Still struggling to capture the difference between a distribution center and a fulfillment center?  Listen as Hill, Shephard, Miller and Tompkins tackle that distinction for you. 

ANDEL: It seems that technology is making things both easier and at the same time more difficult for those who lose their way on the fundamentals. We know Jim Shephard has a lot to say about that when it comes to safety--particularly surrounding lift trucks.

"Some companies went too complex too quick , and their work force was not ready to handle that." – Jim Shephard

We have seen more interest in equipment-specific and site-specific training than when we first got into business 30 years ago. In the last two or three years we've seen a real increase in new people calling, saying, "hey, we have a logistics problem where we are not able to get our stuff out the door like we want to. We have people problems." Some companies went too complex too quick, and their workforce was not ready to handle that. So now they are back to grass roots, redesigning back to what they were. Another thing is they have had some workforce change. They got new people in who have no basic skills whatsoever. So they have to bring people back to basics too.

Continued Pg 2

ANDEL: There is an enterprise connection here with regard to operational visibility, not only under roof but also in your supply chain. Part of that is metrics, getting a handle on productivity. Tan, do you have anything to add about visibility in terms of people and their resources?

 

MILLER: I am expecting to see growth in big data from a decision support perspective, especially with omnichannel and online commerce. If you look at the shipping costs being incurred right now, for example online consumers ordering ten garments and returning five, or store personnel deciding to bring in an out-of-stock product from another location on a firm's network, the potential for firms to experience unplanned, high freight expense is significant.  Visibility has expanded and this presents greater fulfillment opportunities and options, which is great, but what I don't see is much about decision support; strategically looking at what are and are not reasonable shipments in terms of cost. What's my shipping priority?  What am I willing and not willing to do for the consumer?

ANDEL: Tan, last year you said, "Go into a lot of very good companies, and you will find an incredible amount of junk in their databases."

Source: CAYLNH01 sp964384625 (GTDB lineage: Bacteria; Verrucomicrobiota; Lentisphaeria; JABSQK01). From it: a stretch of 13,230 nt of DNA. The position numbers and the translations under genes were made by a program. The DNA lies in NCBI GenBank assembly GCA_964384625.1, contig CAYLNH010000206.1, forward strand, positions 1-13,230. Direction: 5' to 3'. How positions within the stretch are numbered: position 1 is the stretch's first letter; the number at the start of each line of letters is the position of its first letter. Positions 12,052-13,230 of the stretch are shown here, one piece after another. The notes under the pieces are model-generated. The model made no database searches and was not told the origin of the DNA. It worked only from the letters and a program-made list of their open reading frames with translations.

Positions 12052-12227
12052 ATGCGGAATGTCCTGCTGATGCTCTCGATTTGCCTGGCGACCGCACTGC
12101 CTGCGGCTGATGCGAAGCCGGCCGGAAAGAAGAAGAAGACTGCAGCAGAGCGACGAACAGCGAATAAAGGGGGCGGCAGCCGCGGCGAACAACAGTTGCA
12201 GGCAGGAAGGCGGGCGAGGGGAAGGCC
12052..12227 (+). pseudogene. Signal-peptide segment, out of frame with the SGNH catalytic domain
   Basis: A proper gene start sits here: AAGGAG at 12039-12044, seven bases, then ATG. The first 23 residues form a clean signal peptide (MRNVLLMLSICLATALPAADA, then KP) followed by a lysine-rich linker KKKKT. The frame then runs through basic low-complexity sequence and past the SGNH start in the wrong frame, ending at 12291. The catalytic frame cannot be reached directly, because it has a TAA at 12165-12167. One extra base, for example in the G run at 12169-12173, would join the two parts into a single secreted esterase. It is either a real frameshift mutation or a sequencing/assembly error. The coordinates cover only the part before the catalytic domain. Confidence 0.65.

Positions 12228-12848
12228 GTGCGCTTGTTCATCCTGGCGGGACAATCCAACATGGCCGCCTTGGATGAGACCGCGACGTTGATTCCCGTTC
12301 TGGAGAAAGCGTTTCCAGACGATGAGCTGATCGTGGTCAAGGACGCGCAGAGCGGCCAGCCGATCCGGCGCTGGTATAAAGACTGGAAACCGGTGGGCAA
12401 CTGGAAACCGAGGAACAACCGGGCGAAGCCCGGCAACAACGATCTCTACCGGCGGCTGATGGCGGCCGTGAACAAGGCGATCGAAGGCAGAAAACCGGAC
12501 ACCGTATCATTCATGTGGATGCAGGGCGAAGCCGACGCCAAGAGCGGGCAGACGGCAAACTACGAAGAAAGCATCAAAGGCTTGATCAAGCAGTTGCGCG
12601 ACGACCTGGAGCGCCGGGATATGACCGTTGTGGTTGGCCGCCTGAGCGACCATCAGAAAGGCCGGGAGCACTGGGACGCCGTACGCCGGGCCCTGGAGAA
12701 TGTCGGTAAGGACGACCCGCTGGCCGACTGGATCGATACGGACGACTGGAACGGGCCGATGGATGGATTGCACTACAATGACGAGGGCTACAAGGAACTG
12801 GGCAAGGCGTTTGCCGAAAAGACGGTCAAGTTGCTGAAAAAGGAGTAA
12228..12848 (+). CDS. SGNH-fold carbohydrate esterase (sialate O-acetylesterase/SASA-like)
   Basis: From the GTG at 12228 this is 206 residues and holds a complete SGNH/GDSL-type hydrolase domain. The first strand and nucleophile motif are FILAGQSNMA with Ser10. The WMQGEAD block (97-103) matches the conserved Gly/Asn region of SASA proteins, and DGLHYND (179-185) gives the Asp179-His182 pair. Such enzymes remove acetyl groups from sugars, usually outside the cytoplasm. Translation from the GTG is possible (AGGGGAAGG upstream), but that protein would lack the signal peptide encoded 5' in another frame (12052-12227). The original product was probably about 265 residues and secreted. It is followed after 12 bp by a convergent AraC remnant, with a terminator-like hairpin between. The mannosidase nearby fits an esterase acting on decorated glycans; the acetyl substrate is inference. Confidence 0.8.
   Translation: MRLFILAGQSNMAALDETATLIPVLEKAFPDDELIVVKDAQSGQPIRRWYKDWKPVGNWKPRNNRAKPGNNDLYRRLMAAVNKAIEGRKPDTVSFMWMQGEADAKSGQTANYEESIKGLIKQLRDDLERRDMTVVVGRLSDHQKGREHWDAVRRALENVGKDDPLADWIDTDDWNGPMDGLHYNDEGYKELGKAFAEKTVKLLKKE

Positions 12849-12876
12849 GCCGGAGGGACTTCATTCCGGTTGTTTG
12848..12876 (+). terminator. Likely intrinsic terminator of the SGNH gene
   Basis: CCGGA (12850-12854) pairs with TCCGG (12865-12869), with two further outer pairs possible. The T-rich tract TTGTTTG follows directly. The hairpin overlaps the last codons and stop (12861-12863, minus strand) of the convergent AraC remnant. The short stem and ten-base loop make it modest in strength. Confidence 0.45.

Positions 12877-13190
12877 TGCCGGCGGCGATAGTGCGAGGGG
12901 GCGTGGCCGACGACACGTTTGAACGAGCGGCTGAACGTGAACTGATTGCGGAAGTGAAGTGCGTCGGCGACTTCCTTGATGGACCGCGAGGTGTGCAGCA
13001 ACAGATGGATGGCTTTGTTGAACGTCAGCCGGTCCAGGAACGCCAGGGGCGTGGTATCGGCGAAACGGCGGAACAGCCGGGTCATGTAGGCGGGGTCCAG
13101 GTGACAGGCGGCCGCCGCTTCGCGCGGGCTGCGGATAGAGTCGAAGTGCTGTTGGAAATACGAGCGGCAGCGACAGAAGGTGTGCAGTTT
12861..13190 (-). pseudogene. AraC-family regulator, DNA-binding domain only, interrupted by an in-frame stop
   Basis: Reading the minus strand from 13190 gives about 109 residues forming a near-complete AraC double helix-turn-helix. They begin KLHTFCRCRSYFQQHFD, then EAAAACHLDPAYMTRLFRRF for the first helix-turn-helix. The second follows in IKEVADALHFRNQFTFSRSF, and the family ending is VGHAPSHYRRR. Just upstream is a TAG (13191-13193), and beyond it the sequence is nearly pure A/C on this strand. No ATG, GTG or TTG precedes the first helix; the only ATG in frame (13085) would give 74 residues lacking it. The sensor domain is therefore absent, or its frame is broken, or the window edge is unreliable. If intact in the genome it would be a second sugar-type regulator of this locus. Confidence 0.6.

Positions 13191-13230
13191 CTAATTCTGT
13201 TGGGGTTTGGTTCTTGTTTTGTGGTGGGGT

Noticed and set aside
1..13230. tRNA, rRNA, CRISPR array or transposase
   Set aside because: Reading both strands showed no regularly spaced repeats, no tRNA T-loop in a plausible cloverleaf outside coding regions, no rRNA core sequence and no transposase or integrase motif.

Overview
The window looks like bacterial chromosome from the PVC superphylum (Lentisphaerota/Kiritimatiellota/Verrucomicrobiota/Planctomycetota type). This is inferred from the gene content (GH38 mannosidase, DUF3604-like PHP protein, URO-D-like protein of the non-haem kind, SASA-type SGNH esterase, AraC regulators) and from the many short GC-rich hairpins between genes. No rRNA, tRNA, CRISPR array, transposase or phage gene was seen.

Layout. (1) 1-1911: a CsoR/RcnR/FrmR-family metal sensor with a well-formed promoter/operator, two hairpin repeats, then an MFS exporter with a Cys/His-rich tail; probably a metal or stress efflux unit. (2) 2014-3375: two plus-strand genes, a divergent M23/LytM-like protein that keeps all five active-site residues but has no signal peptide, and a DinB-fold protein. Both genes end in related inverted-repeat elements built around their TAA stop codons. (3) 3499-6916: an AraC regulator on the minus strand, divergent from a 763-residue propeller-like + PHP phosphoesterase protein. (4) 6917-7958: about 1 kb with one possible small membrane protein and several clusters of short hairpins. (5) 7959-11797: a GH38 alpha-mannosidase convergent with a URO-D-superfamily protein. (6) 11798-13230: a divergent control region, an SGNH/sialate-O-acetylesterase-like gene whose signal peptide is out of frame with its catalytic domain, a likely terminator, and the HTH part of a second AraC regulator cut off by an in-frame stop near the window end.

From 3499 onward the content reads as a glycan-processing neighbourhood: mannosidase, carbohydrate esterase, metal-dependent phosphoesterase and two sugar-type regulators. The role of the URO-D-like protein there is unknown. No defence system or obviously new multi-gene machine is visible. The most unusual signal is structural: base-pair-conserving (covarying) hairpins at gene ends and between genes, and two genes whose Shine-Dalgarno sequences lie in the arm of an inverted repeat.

MILLER: I think things are getting much better because cloud technology is making good database and related software capabilities available to many more firms, but if you look at the guts of the data warehouse systems of many firms, there is still a lot of junk out there. 

TOMPKINS: We're seeing this with the move to dimensional pricing by the carriers. Shippers have junk in their database, including the wrong cube information, the wrong product sizes, so we don't know how big the products are. Oftentimes, it is recorded as 1 by 1 by 1 as a default. That's why you will get something that is three times the size of this pen coming in a box that is 3 feet by 3 feet by 2 feet because it hasn't mattered, but now all of a sudden it does matter because UPS and FedEx are concerned about how many dollars they have on the truck. It is not weight; it is cube. It is the dimension that is killing some shippers.  But when you look at how we create a wave, we are going to need to decide which items go in which boxes before we create the wave. This will change how companies do packing and picking, and most of these companies are going to get dim pricing thrown out because it is inefficient.

ANDEL: Ann, how do 3PLs manage issues like this as they ship products for their customers? 

CHRISTOPHER: Many years ago some said if someone could find the perfect WMS they would be a multi-multi-billionaire because there isn't one out there that's going to meet the need of all providers. We are having challenges because some of our customers may want us to do an integration using a major WMS brand and there is a significant cost associated with that. We will put some skin in the game, but the client has to put some skin in the game as well—with a longer contract.